“Ongoing research is something that is ingrained in biosolids. That was part of developing the regulations, having that solid base of knowledge, and it’s something that our field is rooted in,” Lono-Batura says. “To have that part of it completely left out of the story is a difficult one, because then people just think, ‘Well jeez, they’ve been flying under the radar this entire time,’ and that’s just not true.”

Perhaps the most contentious point listed in the report is the recommendation that the EPA’s Office of Water change their official stance on biosolids from a low-risk activity to potentially hazardous.

Beecher summarizes the entire issue simply: “Decades of research and experience with biosolids use on soils — including two National Academy reviews — has found minimal risk and many benefits to soil health and sustainability. EPA is well aware of this research and experience and, therefore, considers biosolids recycling to be a low-risk activity. In addition, EPA has many other controls in place and relies on other (e.g. state) regulations and best practices that also help ensure protection of public health and the environment with respect to biosolids recycling.”

Under advisement

The Office of Water issued a response to the conclusions of the report, with its main contention relating to the idea that the 352 pollutants pose eminent danger, as opposed to simply being unknowns.

“They’re aware of that, they understand how that relates to the potential risks to biosolids, but they don’t have the data to do their formal risk assessments,” Beecher says. “That’s basically what the report said, but they made it sound like it was a really big deal.”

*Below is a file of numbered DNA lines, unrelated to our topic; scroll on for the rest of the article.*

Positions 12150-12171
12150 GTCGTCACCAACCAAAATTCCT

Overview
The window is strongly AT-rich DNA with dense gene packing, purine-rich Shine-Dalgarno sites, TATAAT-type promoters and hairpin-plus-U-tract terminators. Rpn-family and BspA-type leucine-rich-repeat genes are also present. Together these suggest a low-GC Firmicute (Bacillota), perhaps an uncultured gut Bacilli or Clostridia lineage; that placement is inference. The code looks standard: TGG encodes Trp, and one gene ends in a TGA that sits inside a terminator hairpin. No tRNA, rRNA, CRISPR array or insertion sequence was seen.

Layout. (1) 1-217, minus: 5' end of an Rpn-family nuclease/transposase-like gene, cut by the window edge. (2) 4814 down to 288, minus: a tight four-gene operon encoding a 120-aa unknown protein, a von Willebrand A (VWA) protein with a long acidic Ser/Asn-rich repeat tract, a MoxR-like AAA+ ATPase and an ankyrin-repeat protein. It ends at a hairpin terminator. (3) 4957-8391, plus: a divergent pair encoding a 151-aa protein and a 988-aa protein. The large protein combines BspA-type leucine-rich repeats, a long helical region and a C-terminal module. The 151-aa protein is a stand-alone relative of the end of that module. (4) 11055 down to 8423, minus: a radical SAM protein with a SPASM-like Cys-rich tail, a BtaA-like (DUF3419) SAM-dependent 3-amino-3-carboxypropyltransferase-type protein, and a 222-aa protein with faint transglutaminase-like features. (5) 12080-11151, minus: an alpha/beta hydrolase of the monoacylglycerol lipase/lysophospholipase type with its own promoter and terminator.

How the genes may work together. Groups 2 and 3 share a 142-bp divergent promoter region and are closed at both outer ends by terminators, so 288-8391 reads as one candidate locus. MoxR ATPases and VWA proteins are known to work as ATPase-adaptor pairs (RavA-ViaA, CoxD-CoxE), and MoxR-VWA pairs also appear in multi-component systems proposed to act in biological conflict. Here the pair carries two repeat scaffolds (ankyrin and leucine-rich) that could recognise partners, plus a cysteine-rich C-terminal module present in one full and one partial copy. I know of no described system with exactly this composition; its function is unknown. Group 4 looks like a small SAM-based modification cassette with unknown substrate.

There are points of agreement — for example, the conclusion that the biosolids program is underfunded.

In total, EPA’s Office of Water has resolved or agreed to address eight of 13 recommendations in the OIG report. Five of the recommendations remain unresolved due to disagreement between the Office of Water and OIG, and discussion is ongoing. 

Concern doesn’t equal danger

Despite some legitimate concerns about the EPA’s biosolids program and risk assessment procedures, conclusions drawn from the existence of unknown factors overstate the dangers of biosolids application.

“The nutrients in biosolids appear in percentages, 2 to 6 percent of nitrogen or phosphorus and things like that, which are great for the ecosystem, so you get these positive responses,” Beecher says. “The trace chemicals are showing up in parts per million, parts per billion, parts per trillion — I mean we’re talking about tiny, tiny amounts in comparison to the positive aspects. So that’s why the positive results are very clear, and really people have not measured negative outcomes to the biota around those systems.”

Biosolids associations have not stood by to let this report diminish the industry’s ability to utilize biosolids — in addition to NEBRA and Northwest Biosolids, responses to the OIG report were put out or signed by WEF, Mid-Atlantic Biosolids Association, Virginia Biosolids Council, California Association of Sanitation Agencies, US Composting Council, National Association of Clean Water Agencies. As for the practical impacts of the report, “It could lead to a change in regulation or a change in best practices,” Beecher says. “We would recommend and get people to start implementing those changes — it’s not going to be that land application should cease entirely.”